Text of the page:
Turkeys have exceptional vision and the slightest movement will alert them. If you have a bird in sight, watch for an opportunity when it is behind some feature, such as a tree, to raise your gun or draw your bow. Even when you do not have a turkey in sight, be as still as possible. If you must move, move slowly and carefully.
Holding Still: Realtree 365
Don't Make these Mistakes.
KDFWR: Turkey Hunting - Camo and Movement
Many hunters now recommend using a blind of some nature to hunt turkeys—especially when using a bow, mentoring a new hunter or when taking smaller children afield. Blinds not only conceal the majority (if not all) of your movement, they allow you to hunt for longer periods in relative comfort. As turkeys cannot smell, you can run a propane heater on colder mornings (after daybreak), pack a thermos of coffee and a lunch if you so desire. If you are planning to hunt without a blind, find a tree that is large enough to hide your silhouette completely. Plan to sit in the shadows—west side of tree in early morning if possible—as sunlight may glint off anything you are wearing or your hunting equipment.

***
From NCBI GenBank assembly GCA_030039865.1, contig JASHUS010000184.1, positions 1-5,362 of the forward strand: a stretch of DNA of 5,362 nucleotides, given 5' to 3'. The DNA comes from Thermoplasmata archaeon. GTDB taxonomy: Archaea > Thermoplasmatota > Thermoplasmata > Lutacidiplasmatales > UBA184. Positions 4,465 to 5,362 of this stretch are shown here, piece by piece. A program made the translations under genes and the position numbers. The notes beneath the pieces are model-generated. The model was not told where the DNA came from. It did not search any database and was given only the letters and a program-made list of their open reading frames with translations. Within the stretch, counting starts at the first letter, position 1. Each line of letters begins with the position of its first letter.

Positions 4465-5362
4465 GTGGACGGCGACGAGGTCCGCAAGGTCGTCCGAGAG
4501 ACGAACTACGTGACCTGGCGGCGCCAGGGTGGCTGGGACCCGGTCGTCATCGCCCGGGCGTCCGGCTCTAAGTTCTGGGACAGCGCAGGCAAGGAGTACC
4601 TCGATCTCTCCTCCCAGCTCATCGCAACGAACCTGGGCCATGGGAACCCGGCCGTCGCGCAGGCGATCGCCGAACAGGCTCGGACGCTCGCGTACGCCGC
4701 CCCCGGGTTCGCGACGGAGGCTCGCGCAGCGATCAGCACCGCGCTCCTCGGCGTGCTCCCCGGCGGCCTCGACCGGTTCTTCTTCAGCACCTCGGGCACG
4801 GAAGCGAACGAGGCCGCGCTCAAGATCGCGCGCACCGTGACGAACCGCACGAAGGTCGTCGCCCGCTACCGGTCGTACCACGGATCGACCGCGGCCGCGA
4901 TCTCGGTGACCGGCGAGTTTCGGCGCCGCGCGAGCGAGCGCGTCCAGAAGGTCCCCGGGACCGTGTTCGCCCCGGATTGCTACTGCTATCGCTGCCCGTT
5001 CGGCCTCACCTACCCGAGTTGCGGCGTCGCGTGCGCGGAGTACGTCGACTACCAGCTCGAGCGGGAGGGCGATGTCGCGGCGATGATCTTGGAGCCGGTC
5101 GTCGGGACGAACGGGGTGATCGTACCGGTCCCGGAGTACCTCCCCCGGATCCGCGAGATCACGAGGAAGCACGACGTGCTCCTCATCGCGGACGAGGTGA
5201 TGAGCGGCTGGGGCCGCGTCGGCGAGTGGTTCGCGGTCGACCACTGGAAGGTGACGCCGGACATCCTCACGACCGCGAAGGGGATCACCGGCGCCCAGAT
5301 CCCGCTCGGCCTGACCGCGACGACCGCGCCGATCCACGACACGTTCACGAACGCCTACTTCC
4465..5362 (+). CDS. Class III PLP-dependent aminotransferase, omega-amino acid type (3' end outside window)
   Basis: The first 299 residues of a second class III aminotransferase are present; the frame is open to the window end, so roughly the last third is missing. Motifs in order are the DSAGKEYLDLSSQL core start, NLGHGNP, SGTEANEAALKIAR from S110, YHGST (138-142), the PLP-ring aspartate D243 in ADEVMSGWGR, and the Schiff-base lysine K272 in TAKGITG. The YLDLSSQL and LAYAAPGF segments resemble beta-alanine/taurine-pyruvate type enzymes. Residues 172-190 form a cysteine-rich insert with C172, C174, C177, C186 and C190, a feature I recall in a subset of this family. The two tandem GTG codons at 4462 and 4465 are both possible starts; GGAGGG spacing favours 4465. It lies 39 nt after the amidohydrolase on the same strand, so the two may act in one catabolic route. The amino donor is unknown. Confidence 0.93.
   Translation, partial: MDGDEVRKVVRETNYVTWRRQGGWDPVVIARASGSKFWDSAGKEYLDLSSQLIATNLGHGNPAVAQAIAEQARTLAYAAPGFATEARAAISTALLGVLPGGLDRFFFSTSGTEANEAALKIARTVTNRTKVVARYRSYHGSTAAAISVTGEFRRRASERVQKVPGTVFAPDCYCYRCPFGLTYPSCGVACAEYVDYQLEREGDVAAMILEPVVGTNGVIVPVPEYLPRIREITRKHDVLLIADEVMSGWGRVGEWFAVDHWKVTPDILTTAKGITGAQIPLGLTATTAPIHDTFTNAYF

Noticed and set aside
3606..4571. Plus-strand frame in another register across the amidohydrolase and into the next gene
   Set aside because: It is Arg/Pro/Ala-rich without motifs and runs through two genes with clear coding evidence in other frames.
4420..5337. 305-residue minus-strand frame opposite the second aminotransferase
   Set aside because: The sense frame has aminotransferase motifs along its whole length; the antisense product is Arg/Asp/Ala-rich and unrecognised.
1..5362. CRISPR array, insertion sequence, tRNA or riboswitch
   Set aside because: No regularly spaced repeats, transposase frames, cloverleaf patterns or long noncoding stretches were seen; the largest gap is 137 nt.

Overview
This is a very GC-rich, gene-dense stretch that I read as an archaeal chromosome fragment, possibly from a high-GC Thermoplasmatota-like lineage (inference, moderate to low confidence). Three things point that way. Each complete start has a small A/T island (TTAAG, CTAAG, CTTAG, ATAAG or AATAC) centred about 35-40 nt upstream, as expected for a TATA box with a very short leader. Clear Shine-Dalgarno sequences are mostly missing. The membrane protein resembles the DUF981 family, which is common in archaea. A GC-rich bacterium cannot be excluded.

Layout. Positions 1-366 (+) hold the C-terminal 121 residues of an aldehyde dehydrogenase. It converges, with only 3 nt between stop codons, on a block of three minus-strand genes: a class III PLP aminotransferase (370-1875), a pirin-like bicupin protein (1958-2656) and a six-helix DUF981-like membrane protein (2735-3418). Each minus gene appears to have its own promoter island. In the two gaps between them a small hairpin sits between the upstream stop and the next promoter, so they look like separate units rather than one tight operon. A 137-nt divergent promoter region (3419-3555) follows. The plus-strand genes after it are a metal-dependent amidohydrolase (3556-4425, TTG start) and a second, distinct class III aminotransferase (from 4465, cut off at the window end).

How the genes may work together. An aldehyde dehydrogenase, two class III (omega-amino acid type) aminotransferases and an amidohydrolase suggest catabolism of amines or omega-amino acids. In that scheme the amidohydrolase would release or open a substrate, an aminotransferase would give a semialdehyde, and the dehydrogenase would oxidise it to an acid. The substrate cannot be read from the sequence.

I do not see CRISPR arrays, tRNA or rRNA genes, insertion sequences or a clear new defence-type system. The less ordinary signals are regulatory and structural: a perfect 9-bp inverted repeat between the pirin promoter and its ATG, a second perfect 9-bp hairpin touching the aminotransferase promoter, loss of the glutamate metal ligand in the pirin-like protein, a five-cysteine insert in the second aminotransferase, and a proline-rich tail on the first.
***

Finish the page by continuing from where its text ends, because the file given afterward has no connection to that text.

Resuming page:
Bowtech Archery: How to Set Up Your Turkey Decoys and Blind
Primos Hunting: Using Shadows to Hide when Turkey Hunting
For safety reasons, stalking turkeys is not advisable, particularly in spring. While you may believe you are the only hunter on a given property, another hunter may be in the area, and an unsafe hunting situation could develop. In addition, as stated earlier, turkeys have extremely good eyesight. If you are moving, the odds are good that the turkey will see you before you see the turkey. Rather than trying to stalk a turkey that you see out of range, make a mental note and be prepared for future hunts.
The easiest call to master is a hen’s yelp and it may be all you need to get a Tom in close! However, if you really want to bring your A-game, start here!
NWTF: Box Call Basics